When I was a little girl, Mom took us to Grandma’s house at least once a week. Of course Grandpa lived there too, but it was Grandma’s house. For the most part, it was a slow, quiet place to be. Grandma’s house never had a speck of dust or a newspaper out of place, she had a small box of strange toys, a swing that barely moved, and a bowl of wax fruit on the table. If we behaved ourselves, Grandma threw candy at us.
Grandma saved a little cardboard box of toys Aunt Annie played with when she was a kid; by the time I was big enough to remember, Aunt Annie was a teenager, and mainly laid around on the davenport twirling her pony-tail with her pointer finger, blowing bubbles, and looking at pictures of Elvis Presley and Ricky Nelson. Ricky and his brother David had a TV show, with their parents Ozzie and Harriet; once Ozzie hurt his back and he spent the whole show grabbing his backside, saying, “Oh, my sacroiliac,” with lots of people laughing it up in the TV-show background.
Aunt Annie and her cousin-girlfriend, Joey, took me to an Elvis Presley movie one time; a whole bunch of girls in big, full skirts jumped up and down, screamed, and grabbed the side of their heads through the whole movie. It was the goofy-daffiest thing I ever saw. Maybe Aunt Annie went so goofy at the movies like that ’cause her old toys were kind of boring. The only good thing was a red, stuffed pony with a brown nose and little bits of old brown yarn for a mane. Bonita always made a be-line to the toy box and grabbed that pony before anyone else got a chance; she never let go of it until it was time to go home. Sometimes, when I stayed overnight, I played with the pony, but to tell the truth, it wasn’t as much fun without Bonita.
Grandpa made a big wooden lawn swing, big enough for three or four kids to swing on, but it was against the rules to swing high. Grandma lifted me up beside her to show me how the swing worked; she put her feet flat on the ground and pushed with her heels, the swing moved back about an inch, then floated forward again. Grandma just sat there leaning back with her eyes shut, breathing in deep, so all the sweet smell from her flower garden got caught up in her memory.
“Grandma? Do you want me to show you how to pump?” Maybe nobody showed her how a swing was supposed to go. Mom told me Grandma’s real Mom died when Grandma was a little girl, after that she got a wicked step-mother just like Cinderella. Grandma opened her eyes and looked at me without moving her head.
“This is a relaxing swing,” she said. She wrapped one arm around me, and squeezed me in close. I sat there, surrounded by her soft grandma skin, trying to get the hang of the relaxing swing, all the while feeling like my legs were just jumping inside like they did when Ricky Nelson was singing on his TV show. When Grandma went back in the house, I backed up the swing’s seat ’til it rested way up my back, then jump-plopped my butt up on the seat and got a real good swing going. Pretty soon Bonita and I were pumping that swing, standing up on the seat with Loren and Vickie between us. Loren laughed out loud and Vickie got those blue eyes all wide, never even taking her two middle fingers out of her mouth, both of them with wisps of blond-white hair blowing back off their faces. Now that’s the way a swing’s supposed to work.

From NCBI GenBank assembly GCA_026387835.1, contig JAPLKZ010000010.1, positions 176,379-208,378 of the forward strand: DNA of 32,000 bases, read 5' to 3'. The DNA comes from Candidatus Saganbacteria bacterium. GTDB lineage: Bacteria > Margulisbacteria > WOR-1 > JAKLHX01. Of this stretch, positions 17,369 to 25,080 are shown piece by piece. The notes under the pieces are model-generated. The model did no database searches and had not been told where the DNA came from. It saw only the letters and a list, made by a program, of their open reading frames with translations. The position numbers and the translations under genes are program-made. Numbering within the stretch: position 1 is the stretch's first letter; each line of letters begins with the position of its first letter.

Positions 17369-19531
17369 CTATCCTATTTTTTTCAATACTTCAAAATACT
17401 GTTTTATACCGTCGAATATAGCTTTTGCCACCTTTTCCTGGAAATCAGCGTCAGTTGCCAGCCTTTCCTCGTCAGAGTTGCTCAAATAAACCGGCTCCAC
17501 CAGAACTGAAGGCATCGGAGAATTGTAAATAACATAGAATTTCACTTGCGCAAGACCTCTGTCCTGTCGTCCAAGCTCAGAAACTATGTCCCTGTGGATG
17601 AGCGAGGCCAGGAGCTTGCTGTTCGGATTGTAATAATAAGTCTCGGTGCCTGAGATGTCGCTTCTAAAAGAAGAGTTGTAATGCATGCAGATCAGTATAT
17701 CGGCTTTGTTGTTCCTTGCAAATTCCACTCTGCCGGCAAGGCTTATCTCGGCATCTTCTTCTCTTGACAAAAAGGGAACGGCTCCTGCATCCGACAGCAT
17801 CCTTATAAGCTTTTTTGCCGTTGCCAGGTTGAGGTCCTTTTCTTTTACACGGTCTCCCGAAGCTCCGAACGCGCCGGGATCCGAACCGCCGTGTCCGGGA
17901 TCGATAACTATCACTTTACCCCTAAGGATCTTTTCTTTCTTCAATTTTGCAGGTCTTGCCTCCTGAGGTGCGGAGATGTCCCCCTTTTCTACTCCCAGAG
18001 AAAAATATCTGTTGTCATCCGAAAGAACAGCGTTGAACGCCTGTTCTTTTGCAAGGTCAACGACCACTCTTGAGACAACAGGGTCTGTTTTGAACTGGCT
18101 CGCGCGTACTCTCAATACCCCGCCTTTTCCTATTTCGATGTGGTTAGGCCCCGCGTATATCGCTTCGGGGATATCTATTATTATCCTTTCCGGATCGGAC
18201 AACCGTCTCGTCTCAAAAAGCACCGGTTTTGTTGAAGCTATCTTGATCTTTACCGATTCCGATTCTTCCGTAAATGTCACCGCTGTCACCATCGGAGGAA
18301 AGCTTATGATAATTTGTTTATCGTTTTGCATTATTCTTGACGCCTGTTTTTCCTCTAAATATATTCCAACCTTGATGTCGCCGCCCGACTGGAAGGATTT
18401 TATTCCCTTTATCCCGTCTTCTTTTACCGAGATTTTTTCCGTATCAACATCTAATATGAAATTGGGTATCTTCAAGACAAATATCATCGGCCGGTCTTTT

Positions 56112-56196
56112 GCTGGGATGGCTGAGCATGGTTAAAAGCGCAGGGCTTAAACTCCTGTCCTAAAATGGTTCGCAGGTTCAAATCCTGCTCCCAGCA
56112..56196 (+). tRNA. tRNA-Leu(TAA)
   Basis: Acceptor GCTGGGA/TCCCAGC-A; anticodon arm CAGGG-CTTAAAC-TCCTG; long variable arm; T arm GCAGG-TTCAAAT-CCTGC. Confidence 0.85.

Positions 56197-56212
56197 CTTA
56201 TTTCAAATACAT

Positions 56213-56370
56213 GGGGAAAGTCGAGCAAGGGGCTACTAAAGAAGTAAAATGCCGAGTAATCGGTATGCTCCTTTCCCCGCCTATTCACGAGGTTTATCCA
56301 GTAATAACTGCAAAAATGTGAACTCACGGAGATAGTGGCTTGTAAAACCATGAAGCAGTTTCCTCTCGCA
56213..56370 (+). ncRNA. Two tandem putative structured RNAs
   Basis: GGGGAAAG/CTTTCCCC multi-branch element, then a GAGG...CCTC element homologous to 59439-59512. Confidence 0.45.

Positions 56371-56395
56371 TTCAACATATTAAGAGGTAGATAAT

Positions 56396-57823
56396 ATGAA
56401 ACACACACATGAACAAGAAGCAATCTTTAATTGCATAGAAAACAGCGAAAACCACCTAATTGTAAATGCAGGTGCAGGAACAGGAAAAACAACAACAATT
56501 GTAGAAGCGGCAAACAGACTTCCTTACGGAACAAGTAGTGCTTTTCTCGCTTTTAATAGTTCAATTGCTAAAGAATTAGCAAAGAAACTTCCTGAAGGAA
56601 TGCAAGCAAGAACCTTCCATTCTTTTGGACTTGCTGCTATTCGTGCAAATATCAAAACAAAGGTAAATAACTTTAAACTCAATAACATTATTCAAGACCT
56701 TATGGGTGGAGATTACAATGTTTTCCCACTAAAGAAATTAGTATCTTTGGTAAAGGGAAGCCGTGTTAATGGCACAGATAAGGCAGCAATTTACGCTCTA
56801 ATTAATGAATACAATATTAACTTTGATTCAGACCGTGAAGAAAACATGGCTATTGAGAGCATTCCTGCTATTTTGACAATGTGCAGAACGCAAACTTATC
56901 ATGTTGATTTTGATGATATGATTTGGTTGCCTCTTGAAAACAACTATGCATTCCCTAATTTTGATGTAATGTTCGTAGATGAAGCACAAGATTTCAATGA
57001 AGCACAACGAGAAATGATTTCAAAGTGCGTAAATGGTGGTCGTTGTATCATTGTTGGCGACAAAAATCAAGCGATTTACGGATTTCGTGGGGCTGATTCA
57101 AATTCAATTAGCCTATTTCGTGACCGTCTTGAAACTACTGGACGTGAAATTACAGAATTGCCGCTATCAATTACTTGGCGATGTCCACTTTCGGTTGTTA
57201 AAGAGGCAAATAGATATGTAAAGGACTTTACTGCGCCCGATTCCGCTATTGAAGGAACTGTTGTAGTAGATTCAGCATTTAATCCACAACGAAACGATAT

I never understood why, with all the stuff Grandma and Grandpa grew, why a bowl of wax fruit, apples, oranges, bananas, peaches, sat on their dining room table. I liked those Nik L-Nips from Glebe’s , so maybe Grandma’s waxed fruit was tasty too. Every time I went over to her house, I picked up each piece of fruit, ran my fingers over what looked like real fruit skin, smelled them, and sometimes just touched them with my tongue. One day, I couldn’t stand it, I just took a bite out of the apple, and Bonita took a bite out of the peach. I had to see what that fruit tasted like. When she saw those teeth marks, Mom was mad as a wet hen. She told us to get outside, and to stay off the swing.
Bonita said, “Mom?” she was super sorry, I could tell by the way her eyes were looking up from under her chestnut bangs. That wax tasted horrible; all I could think about was getting some water.
“Don’t even call me Mom,” Mom said. “Now get out of here.”
“Rita?” I said to Mom, ’cause that’s what Grandma called her. “Can I have a drink?” Bonita was already going out the door, looking all hang-dog; she just stopped like she got shocked by an electric fence; her head popped up and her eyes just about fell off her face. Right at that very moment, for some reason, I thought, Hey, her face looks just like Mom-Rita’s. I stayed quiet though, ’cause that look on two faces at once told me I better zip it and high-tail it outa there.
Grandma had a secret stash of hard butterscotch candy, she hid somewhere in the kitchen. Maybe Deanna knew where it was; lots of times she was in-on grown up stuff. Sometimes, when everybody sat quiet and nice, Grandma got the candy out and threw it right at us, then she ducked behind the kitchen doorway, to trick us and make us think it was like manna from heaven, only a little bit more hurty than I imagined getting hit in the head with magic bread. It was impolite to ask Grandma for candy, and I knew better than to scrounge around in someone’s cupboards, even Grandma’s, so I waited and hoped. Grandma almost always thought I was good enough for butterscotch.
Nowadays, I understand the value of a relaxing swing. I like to put a bowl of fruit or vegetables from the garden out on the dining room table that anyone can bite into anytime they want, and I have my own stash of old toys and candy waiting for good children. I get called Mom, Granny, Grandma, and G-Mom, a little confusing, yes, but I love them all. It took a lot of years, but I discovered a secret Grandma and Mom kept from me: No matter what they do, grandchildren are always good.